Peach Pit

This entry is part 17 of 34 in the series Small World


Dark & intricately coiled as the brain of a chihuahua, hard knuckle, by what mechanism does it come to inhabit such yielding sweetness & such a velvet skin? Like a rough manuscript that some editor turns into a book with gilt-edged pages, its labyrinth is threaded with a scarlet bookmark. And how is it a pit? If you split it, no tree will grow. If you plant it, the tree won’t grow true & only hornets will burrow into that feral yellow, each of their pits ending where the pit begins. Yet even an unblemished peach, placed alone on a table, betrays something of its hidden, still life.


Written in response to a challenge to use three words in a poem: chihuahua, mechanism and manuscript.

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Dave Bonta (bio) crowd-sources his problems by following his gut, which he shares with 100 trillion of his closest microbial friends — a close-knit, symbiotic community comprising several thousand species of bacteria, fungi, and protozoa. In a similarly collaborative fashion, all of Dave’s writing is available for reuse and creative remix under a Creative Commons Attribution-ShareAlike 3.0 United States License. For attribution in printed material, his name (Dave Bonta) will suffice, but for web use, please link back to the original. Contact him for permission to waive the “share alike” provision (e.g. for use in a conventionally copyrighted work).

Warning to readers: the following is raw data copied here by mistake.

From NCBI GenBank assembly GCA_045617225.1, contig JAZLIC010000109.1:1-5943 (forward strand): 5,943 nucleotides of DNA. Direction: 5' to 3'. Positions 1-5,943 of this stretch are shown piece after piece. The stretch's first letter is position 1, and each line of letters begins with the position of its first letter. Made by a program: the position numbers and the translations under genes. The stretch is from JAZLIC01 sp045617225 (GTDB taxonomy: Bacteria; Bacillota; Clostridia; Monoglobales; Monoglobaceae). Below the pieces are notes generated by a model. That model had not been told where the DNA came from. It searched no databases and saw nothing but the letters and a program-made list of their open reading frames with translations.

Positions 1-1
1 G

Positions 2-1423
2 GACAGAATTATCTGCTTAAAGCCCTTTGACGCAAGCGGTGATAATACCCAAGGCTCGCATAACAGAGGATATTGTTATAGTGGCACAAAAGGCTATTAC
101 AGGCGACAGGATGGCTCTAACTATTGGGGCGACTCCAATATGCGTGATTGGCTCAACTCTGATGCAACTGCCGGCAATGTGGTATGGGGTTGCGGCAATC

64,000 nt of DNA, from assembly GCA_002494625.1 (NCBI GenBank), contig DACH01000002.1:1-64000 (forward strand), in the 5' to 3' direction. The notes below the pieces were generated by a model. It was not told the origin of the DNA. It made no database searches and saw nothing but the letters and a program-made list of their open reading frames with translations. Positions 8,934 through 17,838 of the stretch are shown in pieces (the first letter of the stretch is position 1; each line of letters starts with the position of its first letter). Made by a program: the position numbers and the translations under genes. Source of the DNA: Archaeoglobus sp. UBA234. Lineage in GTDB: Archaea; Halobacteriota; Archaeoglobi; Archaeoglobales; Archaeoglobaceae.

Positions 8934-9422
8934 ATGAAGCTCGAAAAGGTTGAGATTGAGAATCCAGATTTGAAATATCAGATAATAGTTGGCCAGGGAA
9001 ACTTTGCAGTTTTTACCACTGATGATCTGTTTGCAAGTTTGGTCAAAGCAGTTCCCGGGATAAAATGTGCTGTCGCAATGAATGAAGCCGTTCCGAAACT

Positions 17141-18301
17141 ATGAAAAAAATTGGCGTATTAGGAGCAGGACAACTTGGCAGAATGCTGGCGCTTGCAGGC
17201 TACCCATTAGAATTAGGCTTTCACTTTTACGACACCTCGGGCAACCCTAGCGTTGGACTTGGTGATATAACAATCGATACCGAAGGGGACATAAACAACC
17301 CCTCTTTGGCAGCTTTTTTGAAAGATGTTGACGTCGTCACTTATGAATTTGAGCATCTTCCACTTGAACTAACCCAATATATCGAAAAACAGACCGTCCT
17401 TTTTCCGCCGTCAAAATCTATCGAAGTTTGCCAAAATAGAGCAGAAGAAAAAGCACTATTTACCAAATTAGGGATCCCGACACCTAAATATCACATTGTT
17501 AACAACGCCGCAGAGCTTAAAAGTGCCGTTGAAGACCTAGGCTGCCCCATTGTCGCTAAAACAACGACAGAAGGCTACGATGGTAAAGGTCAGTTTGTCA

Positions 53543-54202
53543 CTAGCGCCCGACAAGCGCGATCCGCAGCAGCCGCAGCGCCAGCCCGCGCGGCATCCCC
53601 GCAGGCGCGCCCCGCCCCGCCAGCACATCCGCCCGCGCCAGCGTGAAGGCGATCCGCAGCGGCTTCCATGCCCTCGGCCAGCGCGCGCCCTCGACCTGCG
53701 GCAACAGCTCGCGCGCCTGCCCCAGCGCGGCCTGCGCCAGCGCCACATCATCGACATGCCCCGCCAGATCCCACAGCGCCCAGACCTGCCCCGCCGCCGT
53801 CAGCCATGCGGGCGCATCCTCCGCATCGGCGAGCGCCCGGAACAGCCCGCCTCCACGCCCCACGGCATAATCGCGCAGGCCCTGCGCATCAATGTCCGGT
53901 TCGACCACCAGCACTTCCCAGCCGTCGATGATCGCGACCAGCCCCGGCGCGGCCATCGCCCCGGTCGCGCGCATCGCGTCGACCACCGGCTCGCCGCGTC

1. Thanks. I asked for three words the way most people would ask for three wishes, and that’s what the genie supplied. It’s DIY magic.


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